Water in mast

Thread starter #1
I have finally gotten out on the water and it has been a fun as I remember it to be.

I have noticed that every time I pull the mast out of the sail, water comes out to the lower section of the mast. I have kept the boat pointy side up so the mast has not been in the water. Any idea where this water is coming from?
 

LaLi

Well-Known Member
#2
If the conditions are such that any waves wash over the deck, the mast step gets filled, and as the lower mast bottom plug has a draining hole (it's not supposed to be watertight), you sail with the mast foot filled with water up to the deck level. As impractical as it sounds, it's normal and happens on every Laser. Don't worry.

_
 

thieuster

Active Member
#4
... adding to that: empty the mast step (water out) every time. Difficult to do when you're alone. This fuel transfer pump works great in that case.

 
Thread starter #7
Thanks

I don't remember this issue from when I used to sail the boat, but obviously it is part of sailing it. It makes sense that water would get down into the mast step.
 

LaLi

Well-Known Member
#10
This works, too.
Besides being a little rough on the hull :rolleyes: , that drains just what's between the mast and the step (in any reasonable time). To empty the mast itself, you need to take the mast out, keep it vertical for a moment (I let the foot rest on the gunwale) and let the drain hole do what it's supposed to. If you're taking the sections apart anyway, then of course the water comes out from the other end.

_
 

Eyeper

Active Member
#11
Arrrrgghhh!!! Not my boat. Unless that's a terry cloth shore line.
Yes, I apologize for any cringing this boat treatment might cause to careful boat owners. In my defense, I have to say I never treat my vehicles or other possessions so roughly, but this type of beach is about all I get for good sailing. (I had had two different dollies, but they are another bother to haul around and use). In 1981 someone in Ireland built this hull like a brick shithouse. I went in and beefed up the mast step, centerboard trunk, and through- IMG_5451.JPG IMG_5450.JPG bolted all the deck fittings when the boat was new. I have never had a hull-deck joint issue and no soft spots. I DO NOT race, and this boat has been sailed hard and put away wet. Of course there have been several broken spars in 35 years, but no hull problems. There's so much gelcoat scratched off the bottom of the hull that you can see light through the deck inspection ports. But there's still plenty of 'glass there. If I ever get a brand new boat I'd change my ways.....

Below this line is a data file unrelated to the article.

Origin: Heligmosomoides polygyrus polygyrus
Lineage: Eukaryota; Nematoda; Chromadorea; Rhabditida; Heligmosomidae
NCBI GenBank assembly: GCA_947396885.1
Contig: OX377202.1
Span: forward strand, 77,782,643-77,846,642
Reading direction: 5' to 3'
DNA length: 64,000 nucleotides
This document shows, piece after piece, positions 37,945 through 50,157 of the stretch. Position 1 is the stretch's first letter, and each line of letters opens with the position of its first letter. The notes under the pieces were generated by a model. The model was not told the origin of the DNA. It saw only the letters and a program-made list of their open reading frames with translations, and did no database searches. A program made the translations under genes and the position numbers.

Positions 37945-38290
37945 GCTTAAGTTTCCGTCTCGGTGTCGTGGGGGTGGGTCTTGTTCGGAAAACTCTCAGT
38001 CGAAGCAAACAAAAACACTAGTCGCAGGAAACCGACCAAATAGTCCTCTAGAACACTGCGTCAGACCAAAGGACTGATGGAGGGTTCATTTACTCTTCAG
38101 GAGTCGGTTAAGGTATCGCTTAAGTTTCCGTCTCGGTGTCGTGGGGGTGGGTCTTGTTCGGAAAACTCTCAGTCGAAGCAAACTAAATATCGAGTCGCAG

thieuster

Active Member
#12
Watch collectors would call this 'Wabi': The Perfection of Imperfection. I love that 'crash test dummy'-sticker on the hull! Apart from that: this boat goes well with the LandCruiser in the back! Yours? My son's dream combo: an old LC + RIB and boat, trotting along on European roads.
 

AlanD

Former ISAF Laser Measurer
#15
A sponge taped to the end of an old batten does the same trick if you're really want to be pedantic. Personally I just use the bottom section to absorb the water and pull it out that way, alternatively if you tie you boat on to the trolley, you can just turn th e boat onto it's side without the boat touching the ground (not an issue with the Australian style A frame trolleys with gunnel supports but I could see it not working with the T design trolleys particularly if the hull sits on the trolley).
 

Eyeper

Active Member
#16
Watch collectors would call this 'Wabi': The Perfection of Imperfection. I love that 'crash test dummy'-sticker on the hull! Apart from that: this boat goes well with the LandCruiser in the back! Yours? My son's dream combo: an old LC + RIB and boat, trotting along on European roads.
Well, up until now the boat has been named "Beastie," but I like "Wabi," too! Yes, that's my '78 FJ40. Now that is something I take care of. Bought it new in 1978, and then when I was picking out a Laser I spotted a blue & white one that matched the Land Cruiser.
 
Top